Date
16 October 2018
Though Hong Kong people have a pronounced inclination to try out new projects, they hardly flocked to fill the new trains. Photo: Reuters
Though Hong Kong people have a pronounced inclination to try out new projects, they hardly flocked to fill the new trains. Photo: Reuters

Please mind the gap – between reality and the XRL service

The mendacity surrounding the new Guangzhou-Shenzhen-Hong Kong Rail link (XRL) is quickly unraveling as we discover that more or less everything of importance that was said about this project has turned out to be truth-challenged. There is one exception but we’ll come to that later.

In the latest attempt to put a brave face on this quickly unraveling farce, the Chief Executive Carrie Lam says that business will surely pick up once the nearby West Kowloon Cultural Hub, or whatever it’s called, opens. Yes, of course, the hordes of Guangzhou denizens are gagging to visit this other White Elephant project and when that happens it will be standing room only – or maybe not.

Then there was some fighting talk from the MTRC chairman, Frederick Ma. Remember him? He’s the fellow who consistently ducked responsibility for the recent scandal surrounding serious faults in the construction of the Sha Tin to Central rail link on the grounds that everyone else was to blame. This might just have worked had it not been revealed that the board he leads knowingly misled the public about what was going on – and Ma himself was intimately involved in the cover-ups. Now he is saying that his main worry about the new express train service is that it will lack capacity to meet demand.

To be fair, it’s early days for the new train service and the chances of business improving remain, although precedents strongly suggest that services of this kind that get off to a slow start rarely accelerate to success.

From day one of operation things have not looked good; even though Hong Kong people have a pronounced inclination to try out new projects, they hardly flocked to fill the trains. Then Golden Week came and went on the mainland, when cross-border passenger traffic peaks, and it was the same story.

Initially, it was claimed that 110,000 people would use the train every day. That number was then cut to 80,000 and now even this figure is being disowned with Ms. Lam, saying it was never a target, merely an “estimate”. In reality on most days the train service is carrying half this number of people.

And why is that? The main reason is that people are not stupid. They now realize that the much publicized journey time of 48 minutes from Hong Kong to Guangzhou is pure fiction because it only applies to non-stopping trains. Most journeys take about one hour but the problem is that the train goes to the Guangzhou South station, which is far away from the city center, requiring at least another half hour to reach the places most people want to go.

The existing service to the much better located East Guangzhou station makes the total journey time more or the less the same but tickets for the existing through train from Hung Hom are some 20 percent cheaper. Even greater savings are made by passengers using the MTR to go to Lo Wu and then onto Guangzhou with a fast train from Shenzhen. If they start out from the New Territories, where most people live, they will actually enjoy a faster journey with a greater choice of trains from the Shenzhen station.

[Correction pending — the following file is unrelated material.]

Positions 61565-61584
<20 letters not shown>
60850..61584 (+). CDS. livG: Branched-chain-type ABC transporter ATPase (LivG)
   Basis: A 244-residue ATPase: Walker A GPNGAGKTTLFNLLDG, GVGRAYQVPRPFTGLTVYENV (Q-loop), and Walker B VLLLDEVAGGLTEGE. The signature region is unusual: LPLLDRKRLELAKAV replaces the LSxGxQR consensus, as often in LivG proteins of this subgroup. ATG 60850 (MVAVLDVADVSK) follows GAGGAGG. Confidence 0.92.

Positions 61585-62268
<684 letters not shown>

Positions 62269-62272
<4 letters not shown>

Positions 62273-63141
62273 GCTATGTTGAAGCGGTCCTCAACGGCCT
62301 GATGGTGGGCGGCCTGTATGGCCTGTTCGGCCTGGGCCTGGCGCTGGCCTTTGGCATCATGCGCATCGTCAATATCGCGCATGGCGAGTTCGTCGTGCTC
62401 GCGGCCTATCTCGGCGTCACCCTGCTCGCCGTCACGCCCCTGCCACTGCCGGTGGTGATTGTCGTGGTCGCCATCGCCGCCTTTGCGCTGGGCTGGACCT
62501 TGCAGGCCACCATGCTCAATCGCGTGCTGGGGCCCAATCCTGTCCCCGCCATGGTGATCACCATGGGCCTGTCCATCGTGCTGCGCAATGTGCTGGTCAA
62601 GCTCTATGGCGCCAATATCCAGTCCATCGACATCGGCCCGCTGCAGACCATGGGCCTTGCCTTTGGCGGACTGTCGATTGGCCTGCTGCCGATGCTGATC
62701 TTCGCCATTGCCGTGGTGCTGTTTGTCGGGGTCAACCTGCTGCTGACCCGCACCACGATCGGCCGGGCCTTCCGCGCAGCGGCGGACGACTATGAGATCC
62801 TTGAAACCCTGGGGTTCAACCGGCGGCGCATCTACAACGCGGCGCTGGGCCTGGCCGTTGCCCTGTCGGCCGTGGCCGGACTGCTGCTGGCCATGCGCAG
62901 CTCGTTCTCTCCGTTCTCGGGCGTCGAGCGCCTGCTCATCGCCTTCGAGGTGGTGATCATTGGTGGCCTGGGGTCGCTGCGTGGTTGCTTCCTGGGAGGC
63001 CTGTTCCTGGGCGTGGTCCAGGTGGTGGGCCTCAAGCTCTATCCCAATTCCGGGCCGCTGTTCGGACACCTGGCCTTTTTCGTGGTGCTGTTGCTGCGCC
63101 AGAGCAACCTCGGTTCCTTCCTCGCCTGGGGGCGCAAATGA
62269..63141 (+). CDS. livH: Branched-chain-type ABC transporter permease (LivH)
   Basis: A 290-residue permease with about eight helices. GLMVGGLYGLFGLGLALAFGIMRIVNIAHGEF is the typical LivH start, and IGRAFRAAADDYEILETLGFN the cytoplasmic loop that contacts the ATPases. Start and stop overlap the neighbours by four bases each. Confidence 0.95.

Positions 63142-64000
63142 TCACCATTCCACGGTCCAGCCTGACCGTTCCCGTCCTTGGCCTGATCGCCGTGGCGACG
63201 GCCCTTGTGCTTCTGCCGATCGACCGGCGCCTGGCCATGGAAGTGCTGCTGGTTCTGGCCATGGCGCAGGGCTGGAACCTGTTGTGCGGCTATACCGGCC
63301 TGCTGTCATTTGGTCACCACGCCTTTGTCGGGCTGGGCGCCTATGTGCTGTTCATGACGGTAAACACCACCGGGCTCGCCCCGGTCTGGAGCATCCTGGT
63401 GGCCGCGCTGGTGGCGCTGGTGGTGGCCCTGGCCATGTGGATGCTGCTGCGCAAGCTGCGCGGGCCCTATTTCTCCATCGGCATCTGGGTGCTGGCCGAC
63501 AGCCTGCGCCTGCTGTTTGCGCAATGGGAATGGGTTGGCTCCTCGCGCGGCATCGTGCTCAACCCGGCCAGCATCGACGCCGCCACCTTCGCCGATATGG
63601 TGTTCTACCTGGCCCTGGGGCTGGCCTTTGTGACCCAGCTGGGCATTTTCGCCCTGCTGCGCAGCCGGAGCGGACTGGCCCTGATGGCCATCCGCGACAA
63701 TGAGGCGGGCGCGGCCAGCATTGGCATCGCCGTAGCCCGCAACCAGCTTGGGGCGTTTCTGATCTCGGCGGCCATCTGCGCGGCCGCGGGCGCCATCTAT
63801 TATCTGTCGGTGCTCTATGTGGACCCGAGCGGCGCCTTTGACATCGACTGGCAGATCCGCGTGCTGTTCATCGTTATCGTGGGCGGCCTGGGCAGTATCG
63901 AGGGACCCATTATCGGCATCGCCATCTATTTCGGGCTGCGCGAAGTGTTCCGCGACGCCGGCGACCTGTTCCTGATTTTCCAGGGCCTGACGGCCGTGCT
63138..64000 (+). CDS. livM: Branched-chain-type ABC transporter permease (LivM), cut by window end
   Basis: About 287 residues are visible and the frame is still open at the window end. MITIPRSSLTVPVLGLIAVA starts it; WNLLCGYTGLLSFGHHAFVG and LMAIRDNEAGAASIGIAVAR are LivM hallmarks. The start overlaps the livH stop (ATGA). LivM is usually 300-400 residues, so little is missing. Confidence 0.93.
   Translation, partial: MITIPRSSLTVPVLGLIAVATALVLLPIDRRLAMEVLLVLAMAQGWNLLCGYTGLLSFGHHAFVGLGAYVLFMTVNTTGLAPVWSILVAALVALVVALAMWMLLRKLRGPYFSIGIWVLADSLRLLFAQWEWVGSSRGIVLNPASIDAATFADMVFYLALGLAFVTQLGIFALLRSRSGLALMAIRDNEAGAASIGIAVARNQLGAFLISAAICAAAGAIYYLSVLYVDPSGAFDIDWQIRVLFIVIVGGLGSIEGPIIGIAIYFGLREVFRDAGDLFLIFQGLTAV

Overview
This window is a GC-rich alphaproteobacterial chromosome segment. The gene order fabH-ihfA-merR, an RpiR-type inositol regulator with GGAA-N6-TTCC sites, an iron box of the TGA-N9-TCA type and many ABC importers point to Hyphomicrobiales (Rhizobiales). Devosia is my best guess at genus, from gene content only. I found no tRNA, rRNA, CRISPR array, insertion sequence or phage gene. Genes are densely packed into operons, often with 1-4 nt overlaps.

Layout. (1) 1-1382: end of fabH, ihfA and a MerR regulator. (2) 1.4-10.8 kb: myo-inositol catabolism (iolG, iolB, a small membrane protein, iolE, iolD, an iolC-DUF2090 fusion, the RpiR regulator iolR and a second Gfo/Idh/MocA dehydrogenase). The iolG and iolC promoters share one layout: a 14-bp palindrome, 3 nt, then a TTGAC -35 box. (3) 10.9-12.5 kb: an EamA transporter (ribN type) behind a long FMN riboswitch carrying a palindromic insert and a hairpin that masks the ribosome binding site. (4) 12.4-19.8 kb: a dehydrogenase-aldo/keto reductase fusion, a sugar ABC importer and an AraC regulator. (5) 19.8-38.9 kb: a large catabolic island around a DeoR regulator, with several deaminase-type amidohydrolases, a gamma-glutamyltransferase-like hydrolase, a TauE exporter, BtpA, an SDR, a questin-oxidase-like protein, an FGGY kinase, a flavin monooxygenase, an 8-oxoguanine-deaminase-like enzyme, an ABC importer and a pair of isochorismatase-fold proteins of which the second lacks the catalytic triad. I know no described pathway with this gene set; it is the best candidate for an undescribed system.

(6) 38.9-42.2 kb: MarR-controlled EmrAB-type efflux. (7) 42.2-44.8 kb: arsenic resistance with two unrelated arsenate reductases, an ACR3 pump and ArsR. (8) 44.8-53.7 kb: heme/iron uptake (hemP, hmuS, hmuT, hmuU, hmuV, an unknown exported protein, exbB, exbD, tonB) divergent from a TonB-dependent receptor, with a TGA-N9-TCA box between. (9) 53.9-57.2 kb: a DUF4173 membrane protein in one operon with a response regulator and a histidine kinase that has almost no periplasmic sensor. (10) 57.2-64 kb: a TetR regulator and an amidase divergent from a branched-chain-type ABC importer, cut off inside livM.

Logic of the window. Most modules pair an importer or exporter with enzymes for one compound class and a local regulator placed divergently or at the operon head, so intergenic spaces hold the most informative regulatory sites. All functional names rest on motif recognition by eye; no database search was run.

So, they lied about the journey time but before that, they lied about the cost of the project. The initial budget, presented with much fanfare, totaled almost HK$67 billion; the eventual cost came to over HK$85 billion. That’s an increase exceeding 26 percent. Moreover, this final price tag does not include a host of ancillary works that are integral to the project but accounted for separately to keep the headline figures down.

On top of this is the “small” matter of a three-year delay in getting the train in operation, a delay punctuated by assurances that everything was on schedule.

As if all this were not enough, the government was coy to the point of mendacity in not making it clear that the West Kowloon terminal was going to operate under the mainland’s jurisdiction. This blatant breach of the Basic Law only became fully apparent when officials finally got around to coming to Legco to get their tame supporters to nod through the so-called joint checkpoint plan for the station, a form of wording designed to obscure the reality of the Basic Law breach.

If anyone was foolish enough to believe that the main purpose of this project was transportation, there are numerous grounds for disillusionment. However, as Carrie Lam made clear in her National Day speech on 1 October, the main aim of projects like this is to pursue integration with the mainland. This is a political imperative and in this respect, it may be described as success. But it comes at a very high price for Hong Kong citizens, in every sense of the word.

– Contact us at [email protected]

CG 

Hong Kong-based journalist, broadcaster and book author

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